For centuries the interior of Centro Region has been Portugal’s western frontier with Spain. The high mountains form a natural frontier – and this line of ancient fortifications is as breathtaking and as impressive at the castles were when built almost 900 years ago.
Today, a line of walled villages and cities define this amazing region with every major town and village having some form of fortification. And, the idea of hiking, biking, or even driving between ancient towns is catching on. With new tours, inns, signage and museums, the visitor will find majestic Serras, 1,000 year old villages, some of the best cheese anywhere, but very few tourists.
The Interior area of Centro is the most mountainous part of the country, with the Serra de Estrela range reaching to almost 6,000 feet above sea level. This is where you will find Portugal’s only ski area, the famous Serra da Estrela cheese, the Cão da Serra dog breed, and a new Pousada. Hiking, hang gliding, and rock climbing are all found in and around the Serra da Estrela and Serra de Malcata natural parks. The line of castles, granite landscapes, and friendly folk make it a wonderful off-the-beaten-path adventure that is about as unique as it comes!
+ Portugal’s highest city: Guarda
Guarda: the guardian. Walled, it is Portugal’s highest city. The towers of the city are still mostly intact, still guarding the frontier. Inside the city’s wall is the impressive Gothic Cathedral with an enormous stone altarpiece, created by the 16th century master mason João de Ruão. The old city spreads around the Cathedral, with a 16th century arcaded building surrounding the main square. Inside the battlements, a Jewish community once thrived. In Guarda’s Jewish Quarter, the symbols of the Jewish faith still grace the walls of the stone houses. The city is surrounded by traces of Jewish communities, and a new Portuguese Network of Jewish Quarters helps visitors learn more and explore:
+ Centro’s historic villages
Along Centro’s mountainous border with Spain run green and granite mountains with a unique landscape. Here, ancient Celt tribes flourished and revisited the Romans. Roman towns thrived, but after the fall of the empire, Moors and Christians, and later Spaniards and Portuguese all fought over these lands.
Today, dozens of fortified frontier villages share a past of the heroism, epic battles and the tale of Portugal’s struggle to become a nation. Each village has a fascinating tale of its own to tell. Thanks to these walled towns, Portugal boasts the longest-standing border in all of Europe. And while we will visit a few here – there are plenty more: places like Monsanto, Trancoso, Celorico da Beira, Linhares, Pinhel, Castelo Rodrigo, Penedono, Meda, Castelo Bom, and many others!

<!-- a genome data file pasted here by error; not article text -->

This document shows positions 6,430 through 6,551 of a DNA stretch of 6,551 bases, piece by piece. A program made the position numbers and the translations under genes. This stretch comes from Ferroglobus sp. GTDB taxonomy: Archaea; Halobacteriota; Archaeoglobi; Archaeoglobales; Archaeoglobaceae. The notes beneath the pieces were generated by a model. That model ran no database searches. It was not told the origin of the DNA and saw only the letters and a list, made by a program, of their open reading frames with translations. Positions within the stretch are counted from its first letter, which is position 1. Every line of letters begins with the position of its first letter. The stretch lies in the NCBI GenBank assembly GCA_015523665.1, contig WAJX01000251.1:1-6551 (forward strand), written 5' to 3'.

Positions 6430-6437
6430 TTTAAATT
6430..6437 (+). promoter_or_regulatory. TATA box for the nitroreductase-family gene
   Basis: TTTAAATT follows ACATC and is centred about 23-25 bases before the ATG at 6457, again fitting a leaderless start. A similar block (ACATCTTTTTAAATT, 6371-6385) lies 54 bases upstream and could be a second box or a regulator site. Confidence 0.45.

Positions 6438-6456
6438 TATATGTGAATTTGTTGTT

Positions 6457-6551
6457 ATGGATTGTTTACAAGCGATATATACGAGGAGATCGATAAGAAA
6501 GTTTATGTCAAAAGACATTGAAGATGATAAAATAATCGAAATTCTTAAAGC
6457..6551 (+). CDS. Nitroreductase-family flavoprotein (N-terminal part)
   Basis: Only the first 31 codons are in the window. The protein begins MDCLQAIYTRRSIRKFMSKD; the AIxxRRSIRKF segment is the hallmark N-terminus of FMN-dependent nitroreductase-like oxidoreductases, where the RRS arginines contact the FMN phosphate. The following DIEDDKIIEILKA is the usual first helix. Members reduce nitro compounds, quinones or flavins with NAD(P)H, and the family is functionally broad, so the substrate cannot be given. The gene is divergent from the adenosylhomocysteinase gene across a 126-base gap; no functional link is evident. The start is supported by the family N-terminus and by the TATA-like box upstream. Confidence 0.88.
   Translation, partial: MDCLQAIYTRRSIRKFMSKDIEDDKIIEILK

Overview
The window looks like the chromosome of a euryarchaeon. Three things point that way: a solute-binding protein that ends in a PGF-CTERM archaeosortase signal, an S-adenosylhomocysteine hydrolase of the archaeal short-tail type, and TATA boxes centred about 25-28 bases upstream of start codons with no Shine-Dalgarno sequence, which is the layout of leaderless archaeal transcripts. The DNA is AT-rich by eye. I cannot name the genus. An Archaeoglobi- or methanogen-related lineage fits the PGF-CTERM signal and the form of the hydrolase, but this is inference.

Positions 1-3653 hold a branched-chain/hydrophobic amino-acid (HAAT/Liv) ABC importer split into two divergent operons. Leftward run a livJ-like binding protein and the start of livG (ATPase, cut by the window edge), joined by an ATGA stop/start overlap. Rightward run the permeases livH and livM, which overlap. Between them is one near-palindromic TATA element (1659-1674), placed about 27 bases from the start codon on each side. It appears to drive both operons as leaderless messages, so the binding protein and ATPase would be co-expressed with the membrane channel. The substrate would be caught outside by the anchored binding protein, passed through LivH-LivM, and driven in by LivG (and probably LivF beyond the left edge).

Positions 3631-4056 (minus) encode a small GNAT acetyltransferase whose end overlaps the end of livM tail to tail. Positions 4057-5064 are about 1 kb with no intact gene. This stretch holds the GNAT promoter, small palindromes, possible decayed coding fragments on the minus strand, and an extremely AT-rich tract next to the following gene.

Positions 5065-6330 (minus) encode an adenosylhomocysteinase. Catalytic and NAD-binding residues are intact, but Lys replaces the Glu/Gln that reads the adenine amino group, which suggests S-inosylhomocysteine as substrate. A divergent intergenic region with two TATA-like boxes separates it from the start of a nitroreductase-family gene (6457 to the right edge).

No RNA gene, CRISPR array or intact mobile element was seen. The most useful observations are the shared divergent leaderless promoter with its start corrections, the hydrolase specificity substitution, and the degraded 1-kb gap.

In these rural villages, ancient rituals and religious festivals remain popular. Visitors can sample them and enjoy traditional foods such as cheese, bread, sausages and mountain honey.
The town in a star-shaped line of walls: Almeida – In the fortress town of Almeida, a walk through the narrow cobbled streets can lead a visitor to the preserved ruins of a once mighty 12-pointed star shaped fortress. The mighty walls saw fighting from the Reconquista to the Napoleonic Wars. In the town of Castelo Rodrigo, a memorial stone marks the place of a fierce battle in 1664, and visitors can explore the remains of the castle, its tower and a palace. The town has a small, Gothic church.
Marialva: The lost villages – One of a handful of abandoned walled villages in Portugal, what remains of Marialva are roofless houses and an empty square with a pillory. Marialva predates the Roman invasion, and was later taken by the Visigoths. After the 711 Moorish invasion of the Iberian Peninsula, the area around Marialva was abandoned until conquered by the Portuguese in the 12th century. But neighboring Castile also claimed the lands of the Côa River, and only in 1297 did Portugal gain full title to the area. The castle was rebuilt and expanded. Marialva fortunes were aligned with the powerful Távoras family, whose feud with the powerful minister, the Marques de Pombal, in the 18th century led to the end of the village. Today a new inn lets guest explore the villages and retreat to luxury.
Sabugal: The only 5-sided castle – “A castle with fives sides is not to be found in Portugal,” says the old song, “If not on the banks of the Côa, in the village of Sabugal.” And true to its word, the keep of the castle of Sabugal is uniquely pentagonal. As the first walls rose in the 12th century, the town became a battleground. A legend has it that the kings of both Portugal and Spain met in the castle in 1224 to work out the disputed border. Almost a century later, the lands were still in dispute, leading King D. Dinis to expand the castle, adding an unprecedented five sided keep, a solid new ring of walls, and a message to the Castilians: this was a Portuguese town. Sabugal retained its importance in the 15th century when King D. Manuel I ordered it repaired, adding elegant balconies with murder holes, and cross-shaped archer’s loops. The town played an important role in the 1640s during the War for Independence from Spain. Today, the restored castle retains its ancient might with well preserved rings of circular, delicately castellated walls, and a five-sided keep that still says to all who view it: this is Portugal!